• Normally Remote Desktop times out after about 30 seconds when connecting to a non-responsive (or still booting) computer. But the age of modems is a thing of the past and time is precious, so Remote Desktop Plus times out after only 3 seconds.
  • Remote Desktop Plus also has a load balancing and (as of version 6.2) a failover feature. Specify multiple servers and RDP+ will randomly pick one of the servers to connect to. If this server is unreachable, RDP+ will skip it and cycle trough the other servers in the list, until it finds a responsive one. You can use this for example for legacy RemoteApps which are hosted on multiple servers without a session broker.
  • Allows you to specify in the command line which drives or drive types to redirect and/or which drive(s) to exclude from redirection.

… and more

  • Still missing some command line parameters? RDP+ supports¬†every¬†option supported by the Remote Desktop .rdp file, using a special command line parameter. This gives you an unprecedented control over every aspect of the session, straight from the command line and without the need for specific RDP+ command line switches.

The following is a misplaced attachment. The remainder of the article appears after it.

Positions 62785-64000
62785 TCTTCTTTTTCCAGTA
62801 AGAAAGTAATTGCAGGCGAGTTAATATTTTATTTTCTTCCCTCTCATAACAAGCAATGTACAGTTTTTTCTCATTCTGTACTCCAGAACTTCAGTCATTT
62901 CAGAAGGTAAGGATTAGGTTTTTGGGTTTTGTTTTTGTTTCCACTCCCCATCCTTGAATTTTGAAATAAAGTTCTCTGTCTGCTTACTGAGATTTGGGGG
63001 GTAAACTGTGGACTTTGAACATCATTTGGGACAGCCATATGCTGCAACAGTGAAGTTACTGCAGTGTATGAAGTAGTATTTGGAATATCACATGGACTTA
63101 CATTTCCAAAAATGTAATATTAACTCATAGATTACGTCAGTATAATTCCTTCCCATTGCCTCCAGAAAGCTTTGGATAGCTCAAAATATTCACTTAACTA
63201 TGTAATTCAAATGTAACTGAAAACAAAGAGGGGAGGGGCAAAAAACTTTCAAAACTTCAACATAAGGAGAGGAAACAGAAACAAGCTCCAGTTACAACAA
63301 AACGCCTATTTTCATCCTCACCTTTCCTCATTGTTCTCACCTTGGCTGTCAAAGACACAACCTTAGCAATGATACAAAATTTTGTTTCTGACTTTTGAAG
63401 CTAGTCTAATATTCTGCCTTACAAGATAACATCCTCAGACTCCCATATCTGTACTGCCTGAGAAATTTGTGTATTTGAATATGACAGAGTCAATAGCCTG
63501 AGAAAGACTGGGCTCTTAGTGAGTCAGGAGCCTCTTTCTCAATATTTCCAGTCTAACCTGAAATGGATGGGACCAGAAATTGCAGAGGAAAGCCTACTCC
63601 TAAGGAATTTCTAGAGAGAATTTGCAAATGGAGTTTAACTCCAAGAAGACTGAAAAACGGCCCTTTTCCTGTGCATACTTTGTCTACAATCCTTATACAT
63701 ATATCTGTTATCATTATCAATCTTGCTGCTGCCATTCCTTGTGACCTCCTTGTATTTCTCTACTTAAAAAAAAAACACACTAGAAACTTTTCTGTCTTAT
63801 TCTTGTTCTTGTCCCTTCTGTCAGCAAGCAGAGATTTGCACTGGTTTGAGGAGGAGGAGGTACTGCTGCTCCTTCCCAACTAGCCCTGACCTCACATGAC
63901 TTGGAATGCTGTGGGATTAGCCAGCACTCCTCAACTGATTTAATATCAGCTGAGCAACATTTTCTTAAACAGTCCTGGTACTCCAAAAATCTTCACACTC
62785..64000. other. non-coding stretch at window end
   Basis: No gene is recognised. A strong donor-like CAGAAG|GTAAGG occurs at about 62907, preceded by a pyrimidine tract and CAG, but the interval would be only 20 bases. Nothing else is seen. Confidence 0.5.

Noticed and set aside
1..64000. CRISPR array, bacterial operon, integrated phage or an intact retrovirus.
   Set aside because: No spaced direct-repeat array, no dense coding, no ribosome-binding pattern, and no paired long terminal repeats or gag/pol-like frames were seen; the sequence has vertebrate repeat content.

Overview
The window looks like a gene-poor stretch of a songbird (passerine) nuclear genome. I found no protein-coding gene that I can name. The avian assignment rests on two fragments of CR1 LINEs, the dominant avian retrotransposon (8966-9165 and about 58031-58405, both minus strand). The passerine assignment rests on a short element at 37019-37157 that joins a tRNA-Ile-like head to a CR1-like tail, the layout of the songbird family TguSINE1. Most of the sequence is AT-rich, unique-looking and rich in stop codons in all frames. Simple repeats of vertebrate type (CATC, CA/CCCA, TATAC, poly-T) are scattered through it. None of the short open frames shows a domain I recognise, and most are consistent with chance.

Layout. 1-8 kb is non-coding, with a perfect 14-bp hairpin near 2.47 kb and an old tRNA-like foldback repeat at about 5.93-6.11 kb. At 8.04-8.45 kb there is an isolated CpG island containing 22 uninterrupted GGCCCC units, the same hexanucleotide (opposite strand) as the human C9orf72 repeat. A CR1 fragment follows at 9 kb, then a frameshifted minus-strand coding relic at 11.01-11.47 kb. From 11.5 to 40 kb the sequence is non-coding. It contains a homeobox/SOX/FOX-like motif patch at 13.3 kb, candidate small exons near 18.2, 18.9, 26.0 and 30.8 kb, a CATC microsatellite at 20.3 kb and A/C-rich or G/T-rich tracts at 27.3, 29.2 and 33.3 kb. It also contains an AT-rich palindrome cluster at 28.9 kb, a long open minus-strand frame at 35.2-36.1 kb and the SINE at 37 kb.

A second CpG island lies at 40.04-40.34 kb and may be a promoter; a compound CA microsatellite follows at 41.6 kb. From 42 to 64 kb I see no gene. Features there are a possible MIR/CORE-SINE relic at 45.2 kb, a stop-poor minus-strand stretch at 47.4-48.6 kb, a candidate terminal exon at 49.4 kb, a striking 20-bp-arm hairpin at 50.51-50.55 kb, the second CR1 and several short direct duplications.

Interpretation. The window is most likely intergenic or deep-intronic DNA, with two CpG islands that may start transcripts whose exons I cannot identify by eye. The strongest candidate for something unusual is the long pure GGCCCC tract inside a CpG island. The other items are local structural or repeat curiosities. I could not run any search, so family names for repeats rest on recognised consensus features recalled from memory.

• Features an optional system tray icon for launching and managing your favorites, and for quickly switching to currently active Remote Desktop sessions.
  • RDP+ has a very small footprint. It consists of a single file, less than 250 KB. No installation required on the client.

  • Contains no spyware, adware, browser toolbars, nag screens, phone home mechanisms or any of that stuff. And it never will.
  • And much more…

Screenshots

The GUI for Remote Desktop Plus

The GUI for Remote Desktop Plus (1/13)

Kiosk mode Remote Desktop Plus

Remote Desktop Plus running in the restricted kiosk mode (2/13)

Encrypt command line passwords

Encrypt command line passwords for extra security (3/13)

Save your credentials in profiles

Save your credentials in profiles (4/13)

Store your frequently used connections for easy launching

Store your frequently used connections for easy launching (5/13)

Manage or launch your favorites from within the GUI

Manage or launch your favorites from within the GUI (6/13)

Manage and launch sessions from the system tray